The Justice Department will ask a federal judge in Detroit to dismiss the convictions of three men in a high-profile terrorism case last year, saying it has uncovered serious prosecutorial misconduct in the case.

Department lawyers have told U.S. District Judge Gerald Rosen and defense attorneys that the convictions should be thrown out because prosecutors failed to share potentially exculpatory evidence with the defense during last year's trial, legal sources said last night.

The convictions of two Moroccan immigrants for conspiracy to provide material support for terrorism and of a third man on document fraud charges represented one of the government's most significant victories in the war on terrorism in the aftermath of the Sept. 11, 2001, attacks.

The move to vacate the convictions comes in the midst of the Republican National Convention, where President Bush is highlighting his success in the war on terrorism as the centerpiece of his reelection campaign.

Rosen and the Justice Department have been investigating allegations that two assistant U.S. attorneys withheld information from the defense. The department is continuing an investigation of one of the prosecutors, Assistant U.S. Attorney Richard Convertino, who has responded by suing the government. He alleges that Justice undermined the prosecution and sought to make him the scapegoat.

William Sullivan, Convertino's attorney, declined to comment yesterday, citing a gag order in the case. Other lawyers in the case also cited the order.

A filing from the Justice Department is expected as early as today seeking to have the convictions overturned and detailing the alleged misconduct. The department is expected to say that it will not seek reinstatement of the terrorism-related charges against defendants Karim Koubriti and Abdel-Ilah Elmardoudi but will seek to retry them and a third man, Ahmed Hannan, on document fraud charges.

Details of the government's request to vacate the convictions were first reported on U.S. News & World Report's Web site last night.

In the first terrorism-related trial since the Sept. 11 attacks, Elmardoudi, 37, of Minneapolis, and Koubriti, 26, of Detroit, were convicted in June 2003 of conspiring to provide material support to terrorists and document fraud. Hannan, 35, of Detroit was convicted of document fraud, and Farouk Ali-Haimoud, 22, of Detroit was cleared of all charges.

Justice Department officials, including Attorney General John D. Ashcroft, asserted the men were in a sleeper cell associated with al Qaeda and had plans to secure weapons and attack targets in the United States and abroad.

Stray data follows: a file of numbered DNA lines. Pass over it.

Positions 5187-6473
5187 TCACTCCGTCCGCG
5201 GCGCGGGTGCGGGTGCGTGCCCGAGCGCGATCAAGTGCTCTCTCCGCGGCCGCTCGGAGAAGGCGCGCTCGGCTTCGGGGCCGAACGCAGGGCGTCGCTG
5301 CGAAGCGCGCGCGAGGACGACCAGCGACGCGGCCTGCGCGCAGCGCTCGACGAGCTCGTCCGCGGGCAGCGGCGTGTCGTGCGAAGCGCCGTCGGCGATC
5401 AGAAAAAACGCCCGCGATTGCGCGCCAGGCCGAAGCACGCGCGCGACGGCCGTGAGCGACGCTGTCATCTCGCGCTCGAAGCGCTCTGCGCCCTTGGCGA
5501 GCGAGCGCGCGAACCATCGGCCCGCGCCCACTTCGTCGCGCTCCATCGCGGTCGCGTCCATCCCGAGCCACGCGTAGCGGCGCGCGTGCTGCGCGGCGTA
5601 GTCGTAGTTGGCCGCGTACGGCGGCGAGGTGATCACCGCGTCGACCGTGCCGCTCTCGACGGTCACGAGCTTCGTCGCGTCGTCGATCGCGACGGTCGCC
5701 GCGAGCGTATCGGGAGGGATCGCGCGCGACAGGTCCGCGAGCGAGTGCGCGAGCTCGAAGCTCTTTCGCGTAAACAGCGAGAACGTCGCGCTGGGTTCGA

Authorities stumbled on some of the men when they raided a Detroit apartment shortly after the Sept. 11 attacks in a search for Nabil al-Marabh, who was on a terrorist watch list. They later termed the apprehension one of the most significant in the United States in the war against terrorism.

Throughout the trial, defense attorneys accused the prosecution of withholding key information and witnesses. Convertino admitted that prosecutors should have turned over information earlier but said it was not relevant. Rosen chastised Convertino in open court and said that was not his decision.

Rosen ordered a full review of the information available to the government. Last September, then-Detroit U.S. Attorney Jeffrey Collins removed Convertino and another assistant U.S. attorney, Keith Corbett, from the case, asking the Justice Department to investigate their handling of it.

Rosen also issued a rare rebuke of Ashcroft for exhibiting "a distressing lack of care" in public statements about the case.

In February, Ashcroft took the rare step of appointing a "special attorney," Craig S. Morford, to investigate the prosecutors' conduct. The same month, Convertino filed a lawsuit against Ashcroft and the Justice Department, alleging that he was the target of a smear campaign that resulted in the unmasking of a valuable informant.

Convertino alleged that the terrorism cases were undermined by "gross mismanagement" and a "lack of support and cooperation, lack of effective assistance, lack of resources and intradepartmental infighting."

A legal source familiar with the case said yesterday that the government also failed to turn over a photo it had of the route to a facility overseas that it considered the target of a potential terrorism attack. The source said the photo did not match a sketch it had introduced at trial.

The source said the government also withheld from the defense an interview with a retired CIA agent whose testimony was not as strong as the government had hoped.

One piece of information withheld from the defense was a December 2001 letter, obtained by prosecutors, from a convicted drug dealer who wrote that a key prosecution witness, Youssef Hmimssa, told him while they were in jail together "how he lied to the FBI, how he fool'd the Secret Service agent on his case."

Equally significant, one defense lawyer said, was an FBI interview with a former roommate of two defendants who said the men never talked about religion, were lazy, and often drank and smoked. That was in direct contrast to the picture painted by Convertino, who said they were devout Muslims.